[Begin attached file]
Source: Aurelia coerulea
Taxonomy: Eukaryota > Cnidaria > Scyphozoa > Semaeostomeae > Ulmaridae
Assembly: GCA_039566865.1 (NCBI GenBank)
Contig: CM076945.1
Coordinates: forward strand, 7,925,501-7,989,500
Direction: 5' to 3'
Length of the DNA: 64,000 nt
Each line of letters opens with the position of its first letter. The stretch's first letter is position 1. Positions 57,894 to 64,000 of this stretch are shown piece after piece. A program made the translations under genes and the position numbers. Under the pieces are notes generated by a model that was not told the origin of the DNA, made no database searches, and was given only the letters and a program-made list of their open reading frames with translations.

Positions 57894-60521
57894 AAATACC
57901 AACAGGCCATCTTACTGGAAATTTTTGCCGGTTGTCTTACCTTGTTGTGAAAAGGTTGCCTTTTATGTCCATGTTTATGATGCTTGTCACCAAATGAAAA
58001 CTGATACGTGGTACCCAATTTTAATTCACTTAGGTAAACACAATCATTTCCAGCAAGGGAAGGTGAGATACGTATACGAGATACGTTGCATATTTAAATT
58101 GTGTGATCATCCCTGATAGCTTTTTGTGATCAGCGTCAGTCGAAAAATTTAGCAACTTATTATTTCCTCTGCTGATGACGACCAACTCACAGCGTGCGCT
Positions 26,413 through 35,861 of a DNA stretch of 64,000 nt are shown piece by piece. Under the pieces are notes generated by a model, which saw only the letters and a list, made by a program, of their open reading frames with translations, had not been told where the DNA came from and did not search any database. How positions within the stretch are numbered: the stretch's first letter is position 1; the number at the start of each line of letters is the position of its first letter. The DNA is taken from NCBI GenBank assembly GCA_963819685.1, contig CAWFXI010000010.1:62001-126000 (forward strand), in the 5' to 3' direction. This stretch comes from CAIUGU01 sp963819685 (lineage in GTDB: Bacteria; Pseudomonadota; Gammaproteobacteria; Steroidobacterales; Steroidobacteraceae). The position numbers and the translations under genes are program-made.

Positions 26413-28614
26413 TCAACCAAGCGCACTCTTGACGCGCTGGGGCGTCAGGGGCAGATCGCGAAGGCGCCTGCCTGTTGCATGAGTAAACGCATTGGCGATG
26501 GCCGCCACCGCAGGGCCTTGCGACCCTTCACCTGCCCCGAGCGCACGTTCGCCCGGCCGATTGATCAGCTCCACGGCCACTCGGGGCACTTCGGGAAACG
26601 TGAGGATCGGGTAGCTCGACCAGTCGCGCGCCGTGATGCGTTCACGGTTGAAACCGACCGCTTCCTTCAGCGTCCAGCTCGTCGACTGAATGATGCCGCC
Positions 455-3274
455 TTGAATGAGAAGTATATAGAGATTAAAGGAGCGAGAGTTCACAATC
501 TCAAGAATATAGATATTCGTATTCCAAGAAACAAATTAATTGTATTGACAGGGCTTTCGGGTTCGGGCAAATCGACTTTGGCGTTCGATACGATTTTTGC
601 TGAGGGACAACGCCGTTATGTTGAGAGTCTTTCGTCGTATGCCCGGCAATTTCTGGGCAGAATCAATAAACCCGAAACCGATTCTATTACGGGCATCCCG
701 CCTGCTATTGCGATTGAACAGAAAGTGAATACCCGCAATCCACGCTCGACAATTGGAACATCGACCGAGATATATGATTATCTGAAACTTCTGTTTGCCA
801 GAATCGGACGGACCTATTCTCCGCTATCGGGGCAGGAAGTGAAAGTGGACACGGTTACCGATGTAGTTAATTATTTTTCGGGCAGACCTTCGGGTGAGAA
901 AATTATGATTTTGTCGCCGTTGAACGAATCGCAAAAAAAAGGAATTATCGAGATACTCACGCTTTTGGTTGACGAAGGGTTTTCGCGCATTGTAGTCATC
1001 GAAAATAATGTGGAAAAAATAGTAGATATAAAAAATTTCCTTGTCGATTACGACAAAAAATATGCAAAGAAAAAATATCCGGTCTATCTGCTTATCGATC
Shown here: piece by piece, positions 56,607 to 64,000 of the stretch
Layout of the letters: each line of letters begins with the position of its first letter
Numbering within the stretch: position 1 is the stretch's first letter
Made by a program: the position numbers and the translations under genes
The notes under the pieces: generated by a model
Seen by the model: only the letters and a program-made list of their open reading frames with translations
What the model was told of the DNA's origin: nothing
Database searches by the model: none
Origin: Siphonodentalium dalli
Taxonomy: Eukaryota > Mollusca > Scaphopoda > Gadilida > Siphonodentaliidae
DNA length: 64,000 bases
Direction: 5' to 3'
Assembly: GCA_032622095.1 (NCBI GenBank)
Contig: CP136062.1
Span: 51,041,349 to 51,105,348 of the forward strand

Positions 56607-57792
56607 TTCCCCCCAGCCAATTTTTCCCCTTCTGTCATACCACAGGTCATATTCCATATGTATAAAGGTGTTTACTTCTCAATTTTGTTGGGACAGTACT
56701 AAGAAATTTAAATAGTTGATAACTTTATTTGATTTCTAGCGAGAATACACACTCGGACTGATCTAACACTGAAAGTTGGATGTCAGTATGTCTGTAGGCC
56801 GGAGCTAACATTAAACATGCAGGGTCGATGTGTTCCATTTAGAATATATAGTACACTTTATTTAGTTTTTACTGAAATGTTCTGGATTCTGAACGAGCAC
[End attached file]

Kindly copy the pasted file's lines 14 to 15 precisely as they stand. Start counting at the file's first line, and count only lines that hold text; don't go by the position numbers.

Positions 26,413 through 35,861 of a DNA stretch of 64,000 nt are shown piece by piece. Under the pieces are notes generated by a model, which saw only the letters and a list, made by a program, of their open reading frames with translations, had not been told where the DNA came from and did not search any database. How positions within the stretch are numbered: the stretch's first letter is position 1; the number at the start of each line of letters is the position of its first letter. The DNA is taken from NCBI GenBank assembly GCA_963819685.1, contig CAWFXI010000010.1:62001-126000 (forward strand), in the 5' to 3' direction. This stretch comes from CAIUGU01 sp963819685 (lineage in GTDB: Bacteria; Pseudomonadota; Gammaproteobacteria; Steroidobacterales; Steroidobacteraceae). The position numbers and the translations under genes are program-made.

Positions 26413-28614